PHOTO: California has an interesting DMV regulation it's considering. (photo via Flickr/Automobile Italia)
California may soon adopt regulations that would literally take the driver out of the driver’s seat.
Wired reports the state is looking at the possibility of doing away with the mandate of having a physical human behind the wheel of an autonomous vehicle.
Of course, this would make way for Johnny Cab-level transportation as seen in the movie “Total Recall.” (Caution: NSFW language, and hopefully we can do without all the mayhem and explosions.)
Imagine a world wherein an Uber-type solution would stop by the house and take you to the airport, offering the complement of the entire interior.
The best part in all this would be the elimination of awkward chatter between you and the driver.
Obviously, this isn’t the impetus behind the proposal, of which you can read at the Department of Motor Vehicles. The actual reason for the futuristic proposition, according to Wired, is eliminating a major reason behind accidents: those darn, unreliable humans:
“...Self-driving cars could eliminate the human error that causes 90 percent of crashes.”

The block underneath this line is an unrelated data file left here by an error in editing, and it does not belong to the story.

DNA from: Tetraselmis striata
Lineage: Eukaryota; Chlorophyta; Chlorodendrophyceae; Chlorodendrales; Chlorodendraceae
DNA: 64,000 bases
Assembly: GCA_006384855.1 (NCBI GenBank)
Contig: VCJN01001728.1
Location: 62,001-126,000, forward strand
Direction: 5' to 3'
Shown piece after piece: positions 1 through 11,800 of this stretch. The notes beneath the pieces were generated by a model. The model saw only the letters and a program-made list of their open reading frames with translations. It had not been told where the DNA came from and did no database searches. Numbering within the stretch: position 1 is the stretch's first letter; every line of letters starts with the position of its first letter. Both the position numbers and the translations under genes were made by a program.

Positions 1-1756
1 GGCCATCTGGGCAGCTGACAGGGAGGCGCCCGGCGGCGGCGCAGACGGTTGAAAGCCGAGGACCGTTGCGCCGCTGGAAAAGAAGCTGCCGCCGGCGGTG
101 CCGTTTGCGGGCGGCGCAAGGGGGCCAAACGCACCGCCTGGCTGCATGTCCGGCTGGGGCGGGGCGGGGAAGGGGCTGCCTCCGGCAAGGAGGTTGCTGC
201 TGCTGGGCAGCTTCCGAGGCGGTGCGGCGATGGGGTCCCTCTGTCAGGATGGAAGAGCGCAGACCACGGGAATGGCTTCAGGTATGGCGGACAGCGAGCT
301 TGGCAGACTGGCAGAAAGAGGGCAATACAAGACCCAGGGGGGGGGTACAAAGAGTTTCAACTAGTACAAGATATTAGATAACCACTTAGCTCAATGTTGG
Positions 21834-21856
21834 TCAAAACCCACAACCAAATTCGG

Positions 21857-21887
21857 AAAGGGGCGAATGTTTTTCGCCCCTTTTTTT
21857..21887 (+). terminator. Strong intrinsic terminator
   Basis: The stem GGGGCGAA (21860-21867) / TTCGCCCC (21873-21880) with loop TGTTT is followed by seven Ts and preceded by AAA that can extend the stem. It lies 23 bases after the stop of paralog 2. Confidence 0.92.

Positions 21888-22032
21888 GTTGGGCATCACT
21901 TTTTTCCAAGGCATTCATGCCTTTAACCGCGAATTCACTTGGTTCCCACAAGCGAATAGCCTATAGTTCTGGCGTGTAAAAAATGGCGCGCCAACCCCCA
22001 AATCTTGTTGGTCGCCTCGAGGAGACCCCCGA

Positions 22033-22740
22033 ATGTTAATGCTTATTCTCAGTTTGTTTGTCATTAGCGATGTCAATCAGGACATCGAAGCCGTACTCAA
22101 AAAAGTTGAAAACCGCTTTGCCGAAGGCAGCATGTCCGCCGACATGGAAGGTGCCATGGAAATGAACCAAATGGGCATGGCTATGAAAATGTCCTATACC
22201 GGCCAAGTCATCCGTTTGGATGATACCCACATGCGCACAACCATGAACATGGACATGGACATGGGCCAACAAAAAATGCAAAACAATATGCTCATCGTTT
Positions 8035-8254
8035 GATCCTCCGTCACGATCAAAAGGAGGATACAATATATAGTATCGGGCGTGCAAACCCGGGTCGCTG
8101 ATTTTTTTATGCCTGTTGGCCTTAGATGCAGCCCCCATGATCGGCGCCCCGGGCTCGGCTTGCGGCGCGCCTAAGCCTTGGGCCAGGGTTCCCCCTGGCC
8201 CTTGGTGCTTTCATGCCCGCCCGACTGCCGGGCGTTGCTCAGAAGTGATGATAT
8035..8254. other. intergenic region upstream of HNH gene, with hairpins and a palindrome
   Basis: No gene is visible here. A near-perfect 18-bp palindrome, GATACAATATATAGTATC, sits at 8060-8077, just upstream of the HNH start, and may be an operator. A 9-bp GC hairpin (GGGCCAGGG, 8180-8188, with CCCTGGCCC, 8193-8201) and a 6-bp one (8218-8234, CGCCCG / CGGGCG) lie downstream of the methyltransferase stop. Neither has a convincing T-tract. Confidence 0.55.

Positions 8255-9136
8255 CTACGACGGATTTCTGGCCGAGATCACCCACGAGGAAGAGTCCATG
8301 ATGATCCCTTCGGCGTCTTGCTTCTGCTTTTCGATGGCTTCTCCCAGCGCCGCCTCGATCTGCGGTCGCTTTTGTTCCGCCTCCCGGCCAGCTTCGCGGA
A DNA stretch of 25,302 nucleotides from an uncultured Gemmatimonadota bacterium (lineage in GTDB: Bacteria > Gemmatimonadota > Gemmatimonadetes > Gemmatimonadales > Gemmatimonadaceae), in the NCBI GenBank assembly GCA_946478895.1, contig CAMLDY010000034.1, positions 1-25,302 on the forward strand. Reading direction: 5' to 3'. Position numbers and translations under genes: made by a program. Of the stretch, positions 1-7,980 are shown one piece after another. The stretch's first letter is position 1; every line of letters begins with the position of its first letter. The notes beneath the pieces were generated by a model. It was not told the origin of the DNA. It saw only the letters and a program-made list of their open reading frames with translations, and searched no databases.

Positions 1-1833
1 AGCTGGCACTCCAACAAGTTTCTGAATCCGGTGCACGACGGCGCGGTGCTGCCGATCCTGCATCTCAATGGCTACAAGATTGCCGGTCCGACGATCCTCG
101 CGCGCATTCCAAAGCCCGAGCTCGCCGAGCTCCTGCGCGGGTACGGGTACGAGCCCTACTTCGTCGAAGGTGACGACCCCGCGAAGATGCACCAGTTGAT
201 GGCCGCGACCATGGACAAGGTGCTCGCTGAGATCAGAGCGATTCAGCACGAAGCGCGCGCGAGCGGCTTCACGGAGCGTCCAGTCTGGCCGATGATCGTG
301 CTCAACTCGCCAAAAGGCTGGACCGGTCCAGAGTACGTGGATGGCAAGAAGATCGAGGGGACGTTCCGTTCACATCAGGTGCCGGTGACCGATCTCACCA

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The publication quotes DMV Director Jean Shiomoto who explains on the proposal, “This is the next step in eventually allowing driverless autonomous vehicles on California roadways.”
The actual next step is for the state’s citizens to make their voices heard on the subject. The DMV will move forward by first holding a public hearing as well as a comment period, which is said to last 45 days.
One of the issues that might arise, as noted by Wired, is the fact there is no third party assessment on prospective driverless cars.Essentially, officials would allow these cars on the roads without the self-driving equivalent of a driver’s test.
That said, California is leading the charge with strict regulations. It’s reportedly the only state that makes companies pushing their own versions of driverless technology to report each and every crash.
One can see how eliminating humans from the driver’s seat would drastically diminish the amount of catastrophe that takes place on the roadways. It remains to be seen if the technology is truly there, however.
Through proposals such as the one pushed by California’s DMV, we will soon see if there is actually consumer confidence in this technology.